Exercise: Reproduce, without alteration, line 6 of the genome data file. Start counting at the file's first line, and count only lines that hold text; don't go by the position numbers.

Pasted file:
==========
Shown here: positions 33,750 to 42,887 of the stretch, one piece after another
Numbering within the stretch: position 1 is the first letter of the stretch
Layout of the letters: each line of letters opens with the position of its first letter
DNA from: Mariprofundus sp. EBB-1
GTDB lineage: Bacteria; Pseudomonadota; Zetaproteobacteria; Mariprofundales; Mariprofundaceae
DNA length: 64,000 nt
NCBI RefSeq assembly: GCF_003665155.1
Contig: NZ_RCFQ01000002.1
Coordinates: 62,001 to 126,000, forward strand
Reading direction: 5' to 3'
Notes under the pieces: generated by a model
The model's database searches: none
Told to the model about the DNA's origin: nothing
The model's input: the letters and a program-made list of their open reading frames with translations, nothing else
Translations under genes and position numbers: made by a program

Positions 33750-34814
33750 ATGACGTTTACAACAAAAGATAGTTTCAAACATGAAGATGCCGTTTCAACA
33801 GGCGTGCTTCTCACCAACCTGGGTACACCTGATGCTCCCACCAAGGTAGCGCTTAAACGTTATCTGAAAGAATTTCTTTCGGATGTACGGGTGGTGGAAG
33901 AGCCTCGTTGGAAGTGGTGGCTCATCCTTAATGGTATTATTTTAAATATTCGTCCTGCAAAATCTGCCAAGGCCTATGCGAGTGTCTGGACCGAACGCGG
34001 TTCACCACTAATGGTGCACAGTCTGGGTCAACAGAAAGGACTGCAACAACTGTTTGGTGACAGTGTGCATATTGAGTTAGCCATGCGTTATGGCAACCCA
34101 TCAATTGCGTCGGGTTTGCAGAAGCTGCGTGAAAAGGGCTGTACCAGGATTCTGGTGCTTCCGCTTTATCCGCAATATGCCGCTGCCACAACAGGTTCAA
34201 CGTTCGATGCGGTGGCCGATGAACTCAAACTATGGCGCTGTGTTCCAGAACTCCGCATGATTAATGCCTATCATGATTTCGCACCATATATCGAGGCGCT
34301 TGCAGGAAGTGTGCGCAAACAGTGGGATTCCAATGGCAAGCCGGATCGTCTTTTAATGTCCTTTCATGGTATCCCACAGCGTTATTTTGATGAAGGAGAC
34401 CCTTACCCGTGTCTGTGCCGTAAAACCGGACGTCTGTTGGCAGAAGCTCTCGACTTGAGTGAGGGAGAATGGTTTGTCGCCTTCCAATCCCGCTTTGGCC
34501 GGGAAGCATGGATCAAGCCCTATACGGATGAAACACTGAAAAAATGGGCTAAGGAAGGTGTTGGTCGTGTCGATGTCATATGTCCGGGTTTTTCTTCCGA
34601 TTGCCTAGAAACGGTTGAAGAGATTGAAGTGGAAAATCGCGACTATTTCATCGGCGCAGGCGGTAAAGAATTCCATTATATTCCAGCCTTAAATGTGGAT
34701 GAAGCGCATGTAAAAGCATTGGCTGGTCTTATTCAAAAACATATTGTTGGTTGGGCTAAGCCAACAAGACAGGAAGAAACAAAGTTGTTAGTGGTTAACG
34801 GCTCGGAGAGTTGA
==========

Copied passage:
DNA length: 64,000 nt